As regards treaties, conventions, etc., these, when concluded between two countries, are now ordinarily signed in two texts, viz., in the respective languages of the two countries, though exceptions occur. In the case of treaties of a general nature - multilateral treaties - concluded between many states, the usual practice was to use French, but now French and English. Those concluded under the auspices of the United Nations normally have texts in its official languages, all equally authentic.
The authenticity of the text is established by means of the signatures of the plenipotentiaries. It will depend on the circumstances whether signature alone is sufficient to bring the treaty into force or whether some further step, such as ratification, is necessary.
Sometimes, however, when an appreciable interval occurs between the conclusion of the negotiations and the signature of a treaty, the plenipotentiaries append to it their initials ne varietur as a guarantee of the authenticity of the text. (From "A Diplomat's Handbook of International Law and Practice" by B. Sen)
1) What are the most typical forms of international agreement? 2) What does the term "treaty" imply in a generic and a restricted sense? 3) What is the compositional design of treaties and conventions? 4) Which part of a treaty contains a statement of the purpose? 5) And which part embodies the substantive commitments undertaken by the contracting parties? 6) How is the authenticity of the text established? 7) What languages are used in treaties and other international compacts?
2. Find in the text the words and phrases of foreign origin and comment on them.
3. Suggest the Russian for: TREATY
a) to accede to a ~; to adhere to a ~; to conclude a ~; to denounce a ~; to enter into a ~; to extend the validity of a ~; to initial a ~; to observe a ~; to prolong the validity of a ~; to ratify a ~; to register a ~; to render a ~ invalid; to renounce a ~; to sign a ~; to violate a ~; to withdraw from a ~; to terminate a ~.
b) a basic ~; a binding ~; a boundary ~; a collective ~; a commercial ~; a demarcation ~; an (in) equitable ~; an international ~, a non-aggression ~; a non-proliferation ~; an open ~; a peace ~; a restricted ~; a trade ~; a universal ~;
c) a ~ of alliance; a ~ of cession; a ~ of friendship, cooperation and mutual assistance; a ~ of guarantee; a ~ of mutual security; a ~ of neutrality; a ~ of unlimited duration; breach of an international ~; the coming of a ~ into force; denunciation of a ~; prolongation of a ~; renunciation of a ~; the substantive articles of a ~; object of a ~; observance of a ~; scope of a ~.
5. Translate the sentences into English:
1. В целях обеспечения интересов взаимной безопасности Франция и Германия заключили договор, положения которого являются обязательными для обеих сторон.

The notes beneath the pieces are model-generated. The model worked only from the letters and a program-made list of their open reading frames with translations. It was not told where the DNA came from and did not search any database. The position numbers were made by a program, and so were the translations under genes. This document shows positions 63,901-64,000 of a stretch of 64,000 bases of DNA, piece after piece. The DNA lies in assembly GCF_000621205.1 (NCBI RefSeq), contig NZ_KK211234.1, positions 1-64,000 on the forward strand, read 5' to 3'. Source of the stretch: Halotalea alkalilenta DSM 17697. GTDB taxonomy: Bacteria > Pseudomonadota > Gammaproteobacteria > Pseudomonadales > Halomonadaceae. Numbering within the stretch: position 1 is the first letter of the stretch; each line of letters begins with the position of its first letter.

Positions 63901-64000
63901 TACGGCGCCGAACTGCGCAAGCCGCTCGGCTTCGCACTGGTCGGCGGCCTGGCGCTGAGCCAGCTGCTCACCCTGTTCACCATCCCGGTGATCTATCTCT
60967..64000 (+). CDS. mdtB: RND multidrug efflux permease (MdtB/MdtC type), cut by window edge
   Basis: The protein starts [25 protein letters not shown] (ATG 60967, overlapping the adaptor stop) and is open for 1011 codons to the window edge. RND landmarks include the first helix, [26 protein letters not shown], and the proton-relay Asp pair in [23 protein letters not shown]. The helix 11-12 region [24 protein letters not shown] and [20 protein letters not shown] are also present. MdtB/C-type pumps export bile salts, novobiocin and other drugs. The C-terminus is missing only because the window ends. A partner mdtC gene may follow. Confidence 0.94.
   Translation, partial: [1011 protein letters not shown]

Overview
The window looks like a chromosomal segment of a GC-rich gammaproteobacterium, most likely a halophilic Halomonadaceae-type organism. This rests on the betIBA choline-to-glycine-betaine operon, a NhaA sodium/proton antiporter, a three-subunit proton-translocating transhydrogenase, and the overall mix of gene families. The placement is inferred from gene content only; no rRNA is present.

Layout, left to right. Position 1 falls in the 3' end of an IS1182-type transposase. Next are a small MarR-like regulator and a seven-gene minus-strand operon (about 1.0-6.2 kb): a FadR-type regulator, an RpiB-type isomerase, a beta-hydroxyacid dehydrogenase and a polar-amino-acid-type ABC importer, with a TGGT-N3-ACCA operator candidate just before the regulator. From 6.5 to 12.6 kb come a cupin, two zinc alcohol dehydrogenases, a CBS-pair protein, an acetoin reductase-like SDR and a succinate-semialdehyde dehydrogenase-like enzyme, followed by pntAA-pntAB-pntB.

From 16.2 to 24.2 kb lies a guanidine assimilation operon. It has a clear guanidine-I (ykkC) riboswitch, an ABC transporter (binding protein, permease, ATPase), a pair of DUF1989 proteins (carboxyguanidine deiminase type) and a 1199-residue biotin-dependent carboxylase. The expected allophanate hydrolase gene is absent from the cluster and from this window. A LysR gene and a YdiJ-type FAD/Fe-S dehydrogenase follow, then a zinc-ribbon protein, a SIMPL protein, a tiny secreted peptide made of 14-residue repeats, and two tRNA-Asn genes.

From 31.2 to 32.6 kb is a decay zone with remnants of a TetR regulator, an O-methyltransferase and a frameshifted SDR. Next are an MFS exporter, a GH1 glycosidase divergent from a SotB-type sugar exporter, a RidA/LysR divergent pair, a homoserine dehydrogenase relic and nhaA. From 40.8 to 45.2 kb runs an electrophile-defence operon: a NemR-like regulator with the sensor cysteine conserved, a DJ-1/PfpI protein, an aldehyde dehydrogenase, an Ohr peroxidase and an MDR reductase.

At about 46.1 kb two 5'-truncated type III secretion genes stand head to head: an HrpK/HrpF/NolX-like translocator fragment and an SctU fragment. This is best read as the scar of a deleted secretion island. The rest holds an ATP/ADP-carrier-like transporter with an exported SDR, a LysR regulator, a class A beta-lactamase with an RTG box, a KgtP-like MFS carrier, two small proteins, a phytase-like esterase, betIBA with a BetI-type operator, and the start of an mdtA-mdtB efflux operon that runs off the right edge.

2. На конференции был поднят вопрос о продлении срока действия данного договора, истекающего в следующем году.
3. Все государства-участники Договора о взаимной безопасности, невзирая на свои национальные интересы, придерживаются его целей и принципов.
4. Содержание настоящего Договора затрагивает вопросы, вызывающие взаимную обеспокоенность, поэтому его подписание ожидается в ближайшее время.
5. Государство, нарушившее условия Договора о ненападении, будет подвергнуто санкциям за невыполнение своих обязательств.
6. Если какое-либо государство объявит о своем выходе из Соглашения, оно должно разослать соответствующее уведомление о своём намерении в короткие сроки.
7. В договор о дружбе, сотрудничестве и взаимопомощи были внесены определенные поправки, не затрагивающие предмет договора.
8. Предполагается, что Договор будет ратифицирован национальными законодательными органами уже в следующем месяце, после чего он вступит в силу.
9. Если одна из Сторон на основании конституционных процедур расторгнет соглашение, оно будет объявлено недействительным.
10. Присоединение к Договору о коллективной обороне предполагает соблюдение военных обязательств под строгим и эффективным международным контролем.
II. Facing Challenges to Security
1. Read the report and answer the check-up questions. Consult the Active Vocabulary list.
Kofi Annan Courage to fulfil our responsibilities
At the beginning of the 2ist century, we face a world of extraordinary challenges - and of extraordinary interconnectedness. We are all vulnerable to new security threats, and to old threats that are evolving in complex and unpredictable ways. Either we allow this array of threats, and our responses to them, to divide us, or we come together to take effective action to meet all of them on the basis of a shared commitment to collective security.
Late last year, convinced that the time had come for a fundamental review of our collective security system, I established a High-Level Panel on Threats, Challenges and Change1. I asked its 16 members-eminent people, representing many nations and points of view - to analyse the threats to peace and security our world faces; to evaluate how well our existing policies and institutions are meeting them; and to recommend changes to those policies and institutions, so as to ensure an effective collective response to those threats.
Their report, "A More Secure World: Our Shared Responsibility", which I received this week, follows a year of consultations around the world. It makes 101 far-sighted but realistic recommendations. If acted on, they would address the security concerns of all states, ensure that the UN works better, strengthen the international rule of law and make all people safer.